The Wayfinding Labs Program
Living life on purpose means not staying stagnant--it’s about stretching your edges, learning new skills, and building on existing knowledge. Wayfinding Labs help you do just that.
Labs are 12-hour workshops taught be expert faculty and designed to dive into a specific subject or skillset in a small group setting. Labs typically take place over the course of a weekend or series of weeknights and are open to both enrolled Wayfinding students and members of the wider community (that’s you!) for a rich mix of perspectives.
You can read more and register for our upcoming lab offerings below!
Upcoming Lab Offerings:
More fun and intriguing Labs are on their way. Check back soon for our 2019 - 2020 schedule.
Want to stay in the loop? Sign up with your email address below to receive updates on upcoming labs.
Special Thanks to Our Labs Sponsor
FAQs About Wayfinding Labs
Who can sign up to attend a Lab?
Anyone can sign up to attend a Lab at Wayfinding!
We believe there’s value in bringing lots of different perspectives together. We invite curious folks of all ages to join our full-time students in Labs, so long as they are open and ready to learn!
What can I expect when I sign up for a Lab?
Every one of our expert Lab instructors has the freedom to design their course differently. However, all of our labs are taught in the “Wayfinding Way”: small group settings designed for lots of discussion and interaction.
When you sign up for a Lab you’ll join a blend of our full-time students and other folks from outside of Wayfinding for a rich mix of perspectives. Attendance is capped at 20 participants (though there are often fewer), so you’ll have plenty of opportunities to get your hands dirty and feel supported.
What does it cost to attend a Lab?
We believe that learning in community should be accessible to everyone. We also want to give folks with a little more cushion the chance to support our work.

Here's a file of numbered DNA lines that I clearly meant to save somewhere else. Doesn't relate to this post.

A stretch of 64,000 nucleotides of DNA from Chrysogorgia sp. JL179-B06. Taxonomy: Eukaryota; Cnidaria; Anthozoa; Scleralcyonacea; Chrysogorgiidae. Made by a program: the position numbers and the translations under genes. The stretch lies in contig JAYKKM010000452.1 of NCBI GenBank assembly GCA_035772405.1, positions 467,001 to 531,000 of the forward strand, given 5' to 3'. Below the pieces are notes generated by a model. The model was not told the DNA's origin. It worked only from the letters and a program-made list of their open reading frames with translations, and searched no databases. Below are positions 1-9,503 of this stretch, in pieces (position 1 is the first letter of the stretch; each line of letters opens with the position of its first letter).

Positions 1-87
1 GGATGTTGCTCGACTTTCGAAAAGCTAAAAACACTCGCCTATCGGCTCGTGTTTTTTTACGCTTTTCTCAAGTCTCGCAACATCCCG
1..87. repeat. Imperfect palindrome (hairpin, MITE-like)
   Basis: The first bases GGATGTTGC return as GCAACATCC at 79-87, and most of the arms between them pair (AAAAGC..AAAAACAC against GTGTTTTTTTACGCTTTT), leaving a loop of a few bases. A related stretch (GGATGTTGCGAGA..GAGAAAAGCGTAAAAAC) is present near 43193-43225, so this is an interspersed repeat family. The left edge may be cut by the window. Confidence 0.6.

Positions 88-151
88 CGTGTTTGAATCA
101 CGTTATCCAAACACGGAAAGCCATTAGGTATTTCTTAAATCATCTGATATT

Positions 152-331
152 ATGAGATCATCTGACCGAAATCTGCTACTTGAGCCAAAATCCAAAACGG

That’s why we offer a sliding scale fee of $90-$180 to attend Labs at Wayfinding. 50% of all registration fees goes directly to Lab instructors. Please read more about our sliding scale policy to figure out where on the scale you should pay.
Can I teach a Lab at Wayfinding?
If you are interested in teaching a Lab at Wayfinding, please fill out this form. We’ll follow up if it seems like it could be a good fit!
Examples of Previous Labs
GENDER & SEXUALITY IN BLACK POPULAR MUSIC
with d.a. carter
This course analyses how cultural debates on gender and sexuality play out in histories of Black Popular Music. Taking a thematic rather than a chronological approach, we will examine the manifold ways that patriarchy, sexual agency, desire, power, and objectification inform our understanding of songs, music videos, albums, covers, and samples.
LOCATING THE ARTISTIC IMPULSE
with Ursula Beck
In this Lab we’ll consider the artistic impulse and how it aids us in locating ourselves in the world—rooting into our senses. We’ll explore the intersection between the arts, self, and environment, testing out ways of locating and knowing through a constellation of activities and artistic modes such as writing, drawing, meditation, movement etc. You’ll have the opportunity to apply your artistic impulse (whether you consider yourself artistic or not!), experiment with form and material of your choosing, develop your sense of place, and connect with and explore the sensorial and natural world.